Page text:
Being me I had to include a close up of a flower, not just blue but also white! It seems to me that white variants suffer a distinct competitive disadvantage, they do not seem to clump up very often remaining as single spikes and certainly do not appear in the same place each year.

Wednesday, 22 April 2009

A bit of horticulture

When I started this blog I did not intend to write about garden plants but hey, a morning in the garden in the beautiful sunshine made me change my mind. Two quite different plants did it for quite different reasons.

The first is I think Symphytum grandiflorum (above and right), I am not absolutely sure, and is valuable for a number of reasons. It grows to about 25cm and is great ground cover for a sunny position even suppressing the dreaded Ground Elder (Aegopodium podagraria) which in my experience makes it unique. Equally of course that means it is invasive but in a very civilized way and can easily be pulled up in large patches as it is very shallow-rooted. It's greatest value is however for insects, it appears to produce plenty of nectar and/or pollen and is always covered with six-legged beasts especially bees. Even better, it starts flowering in February and thus provides an important food source for early emerging insect species and it is still going strong and will probably not finish flowering for another few weeks. Some might dismiss it as just another Comfrey but although it is not an elegant plant I think it is a valuable addition to the garden.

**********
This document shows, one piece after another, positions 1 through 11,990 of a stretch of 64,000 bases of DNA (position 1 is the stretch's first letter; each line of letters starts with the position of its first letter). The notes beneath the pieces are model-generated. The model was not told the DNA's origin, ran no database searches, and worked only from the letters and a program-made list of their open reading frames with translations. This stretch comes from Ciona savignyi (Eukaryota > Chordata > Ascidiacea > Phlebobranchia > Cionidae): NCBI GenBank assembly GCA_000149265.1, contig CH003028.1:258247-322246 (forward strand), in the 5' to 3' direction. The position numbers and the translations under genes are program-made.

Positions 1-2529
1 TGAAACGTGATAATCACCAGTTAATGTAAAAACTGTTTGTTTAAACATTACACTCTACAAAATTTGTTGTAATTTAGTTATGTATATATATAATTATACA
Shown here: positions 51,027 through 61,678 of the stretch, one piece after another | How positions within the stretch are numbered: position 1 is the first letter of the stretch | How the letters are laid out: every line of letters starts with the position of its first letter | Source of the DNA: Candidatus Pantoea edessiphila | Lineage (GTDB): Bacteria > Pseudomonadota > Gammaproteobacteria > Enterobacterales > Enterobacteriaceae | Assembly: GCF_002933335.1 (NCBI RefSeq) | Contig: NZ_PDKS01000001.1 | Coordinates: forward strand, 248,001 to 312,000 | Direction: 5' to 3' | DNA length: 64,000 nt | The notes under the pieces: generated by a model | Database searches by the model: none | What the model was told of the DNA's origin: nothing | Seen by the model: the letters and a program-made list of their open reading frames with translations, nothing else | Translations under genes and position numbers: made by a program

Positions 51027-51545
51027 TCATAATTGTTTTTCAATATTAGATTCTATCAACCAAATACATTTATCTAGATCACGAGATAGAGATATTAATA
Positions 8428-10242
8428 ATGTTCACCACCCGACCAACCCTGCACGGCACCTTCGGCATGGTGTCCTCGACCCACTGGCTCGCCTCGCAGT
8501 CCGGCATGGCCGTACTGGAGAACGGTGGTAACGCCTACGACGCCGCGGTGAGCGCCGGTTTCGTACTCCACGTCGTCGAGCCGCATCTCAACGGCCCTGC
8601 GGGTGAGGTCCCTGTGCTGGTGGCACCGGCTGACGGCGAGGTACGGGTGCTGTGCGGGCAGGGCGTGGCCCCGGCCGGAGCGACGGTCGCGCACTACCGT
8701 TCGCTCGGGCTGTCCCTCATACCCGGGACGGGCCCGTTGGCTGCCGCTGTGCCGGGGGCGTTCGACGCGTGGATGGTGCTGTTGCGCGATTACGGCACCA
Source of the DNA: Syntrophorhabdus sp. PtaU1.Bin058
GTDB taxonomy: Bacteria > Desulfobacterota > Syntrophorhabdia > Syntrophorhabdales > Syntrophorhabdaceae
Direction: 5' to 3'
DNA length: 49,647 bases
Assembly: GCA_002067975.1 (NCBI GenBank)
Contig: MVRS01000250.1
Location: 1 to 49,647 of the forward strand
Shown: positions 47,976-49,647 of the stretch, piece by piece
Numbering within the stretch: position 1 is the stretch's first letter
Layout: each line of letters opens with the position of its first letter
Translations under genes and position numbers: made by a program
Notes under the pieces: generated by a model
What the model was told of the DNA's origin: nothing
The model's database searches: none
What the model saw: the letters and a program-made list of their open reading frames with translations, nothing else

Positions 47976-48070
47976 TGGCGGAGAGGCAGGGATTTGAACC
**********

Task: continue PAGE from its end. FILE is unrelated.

The second plant is for unashamedly decorative interest, Ribes speciosum, the Fuchsia-flowered Currant or Californian Currant. The first plant I ever saw of this was trained espalier-style, 5m up a south-facing wall to show off its flowers that hang down below the branches to full effect and it was quite spectacular. My own plant is more or less free-standing and is about 3m high. The flowers open virtually together and the contrast between the bright red flowers and the vibrant green of the newly-emerged leaves is something to behold. Individually, the flowers are not large (about 3cm inclusing the exserted stamens) but en masse they have quite an impact. Apparently, it is only just hardy but has survived in my north-facing garden for years. It is difficult (for me impossible) to root from cuttings unlike most Ribes species and that may explain why I have not seen it too often either in gardens or for sale. The final merit of this plant is that in the summer it produces small red- bristled gooseberries, that until this moment I have never thought of tasting, I shall try this year. I think if I was restricted to having a single shrub in the garden it would be this.